In contempt proceedings, “the contemnor is entitled to notice and a reasonable time to prepare a defense.” United States v. Powers, 629 F.3d 619, 628 (9th Cir. 1980) (citing United States v. Hawkins, 501 F.2d 1029, 1031 (9th Cir. 1974)). Regardless of whether the contempt proceedings are civil or criminal, the safeguards of Federal Rules Criminal Procedure 42(a) shall apply. See Hawkins, 501 F.2d at 1031.[1] Rule 42(a) provides that the court must give the contemnor notice of the initiated proceedings “in open court, in an order to show cause, or in an arrest order.” In addition, “the notice must: (a) state the time and place of the trial; (b) allow the defendant a reasonable time to prepare a defense; and (c) state the essential facts constituting the charged criminal contempt and describe it.” Fed. R. Crim. P. 42(a).

         While the proceedings cannot be conducted summarily, a reasonable time for a contemnor to prepare a defense is left to the discretion of the court and will vary according to the circumstances of each particular case. United States v. Alter, 482 F.2d 1016, 1023-24 (9th Cir. 1973). The Ninth Circuit has found a minimum of five days sufficient “when the alleged contemnor's defense raises legal issues of some complexity or there is an indication that an evidentiary hearing may be required.” Id. at 1023; accord Hawkins, 501 F.2d at 1031. Additionally, a civil contempt proceeding is considered “a trial within the meaning of Fed.R.Civ.P. 43(a), rather than a hearing on a motion within the meaning of Fed.R.Civ.P. 43(e) (citations) and that the issues may not be tried on the basis of affidavits.” Hoffman for & on Behalf of N.L.R.B. v. Beer Drivers & Salesmen's Local Union No. 888, Int'l Bhd. of Teamsters, Chauffeurs, Warehousemen & Helpers of Am., 536 F.2d 1268, 1277 (9th Cir. 1976); see Nikko Materials USA v. R.E. Serv. Co., No. C 03-2549 SBA, 2006 WL 1749550, at *3 (N.D. Cal. June 22, 2006) (“[C]ivil contempt may not be tried on the basis of affidavits alone.”). However, the court need not hold a “full-blown” evidentiary hearing if affidavits are submitted and are uncontroverted. Peterson v. Highland Music, Inc., 140 F.3d 1313, 1324 (9th Cir. 1998), as amended on denial of reh'g and reh'g en banc (June 15, 1998) (“[A] district court's decision not to hold a full-blown evidentiary hearing does not violate due process.”).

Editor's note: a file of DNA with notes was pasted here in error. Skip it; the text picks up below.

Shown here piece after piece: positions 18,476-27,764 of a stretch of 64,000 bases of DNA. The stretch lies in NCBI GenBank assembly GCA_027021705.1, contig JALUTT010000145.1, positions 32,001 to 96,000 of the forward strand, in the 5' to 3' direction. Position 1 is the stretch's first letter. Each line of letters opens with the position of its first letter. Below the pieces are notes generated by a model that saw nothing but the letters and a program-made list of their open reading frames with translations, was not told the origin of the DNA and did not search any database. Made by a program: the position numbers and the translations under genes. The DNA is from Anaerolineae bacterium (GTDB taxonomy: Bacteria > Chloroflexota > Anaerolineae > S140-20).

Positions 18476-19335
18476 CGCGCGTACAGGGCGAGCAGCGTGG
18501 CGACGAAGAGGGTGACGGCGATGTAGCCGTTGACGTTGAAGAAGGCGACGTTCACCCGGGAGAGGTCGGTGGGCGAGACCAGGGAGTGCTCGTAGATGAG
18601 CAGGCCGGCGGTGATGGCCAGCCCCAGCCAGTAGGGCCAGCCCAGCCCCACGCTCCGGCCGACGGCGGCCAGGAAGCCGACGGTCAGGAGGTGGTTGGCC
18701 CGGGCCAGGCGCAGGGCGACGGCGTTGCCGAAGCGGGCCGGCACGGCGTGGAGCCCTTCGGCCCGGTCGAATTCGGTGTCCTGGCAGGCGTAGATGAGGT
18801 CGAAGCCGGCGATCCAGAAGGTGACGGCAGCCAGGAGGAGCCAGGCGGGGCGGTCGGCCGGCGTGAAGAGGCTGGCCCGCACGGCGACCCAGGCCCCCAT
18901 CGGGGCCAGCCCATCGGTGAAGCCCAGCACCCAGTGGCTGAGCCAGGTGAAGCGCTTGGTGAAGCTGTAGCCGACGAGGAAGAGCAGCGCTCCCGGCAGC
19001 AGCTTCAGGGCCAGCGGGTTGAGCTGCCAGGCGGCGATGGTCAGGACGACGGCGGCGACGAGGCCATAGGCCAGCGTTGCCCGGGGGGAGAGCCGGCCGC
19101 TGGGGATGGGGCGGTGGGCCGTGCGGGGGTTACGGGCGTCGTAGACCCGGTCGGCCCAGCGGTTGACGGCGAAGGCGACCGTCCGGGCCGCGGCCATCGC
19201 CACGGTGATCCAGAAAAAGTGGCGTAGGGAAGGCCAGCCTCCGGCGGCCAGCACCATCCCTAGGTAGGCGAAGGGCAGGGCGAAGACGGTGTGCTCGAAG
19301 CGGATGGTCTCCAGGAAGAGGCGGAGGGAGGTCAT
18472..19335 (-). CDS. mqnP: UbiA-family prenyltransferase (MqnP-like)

Accordingly, in a civil contempt proceeding the contemnor should be “(1) be informed, through a show-cause order, of his purportedly contumacious conduct, and (2) be given a hearing at which he can be represented by counsel, call witnesses, and testify in order to show cause why he should not be held in contempt.” Nikko Materials USA, 2006 WL 1749550, at *3 (quoting Mercer v. Mitchell, 908 F.2d 763, 768 (11th Cir. 1990)). As also noted by petitioner here, due to the possibility of incarceration, the contemnor is entitled to appointed counsel in the event he is found to be indigent. See Alter, 482 F.2d at 1024, n.11 (noting that in the prosecution of contempt, due process of law requires and includes “ ‘the assistance of counsel, if requested, and the right to call witnesses to give testimony, relevant either to the issue of complete exculpation or in extenuation of the offense and in mitigation of the penalty to be imposed.'”) (quoting Cooke v. United States, 267 U.S. 517, 537 (1925)); but see In re Grand Jury Proceedings, 468 F.2d 1368, 1369 (9th Cir. 1972) (recognizing circumstances in which the Due Process Clause does not automatically require the provision of counsel in civil contempt proceedings).

         For the reasons set forth above and as requested by petitioner (Doc. No. 11 at 1-2), the court hereby orders the following:

         1. Respondent is required to show cause in writing by October 3, 2017, supported by affidavits signed under penalty of perjury if appropriate, as to:

a. Why he should not be held in civil contempt due to his failure to comply with the court's March 23, 2017 order;
b. Why he should not be incarcerated and/or ordered to pay coercive fines until he complies with the court's March 23, 2017 order;

         2. Respondent shall also include in his written response to this order to show cause a list of the witnesses or other evidence, if any, he intends to present at the evidentiary hearing and shall address whether he requires the assistance of counsel and is unable to afford such counsel;

         3. Petitioner shall respond to respondent's response to the order to show ...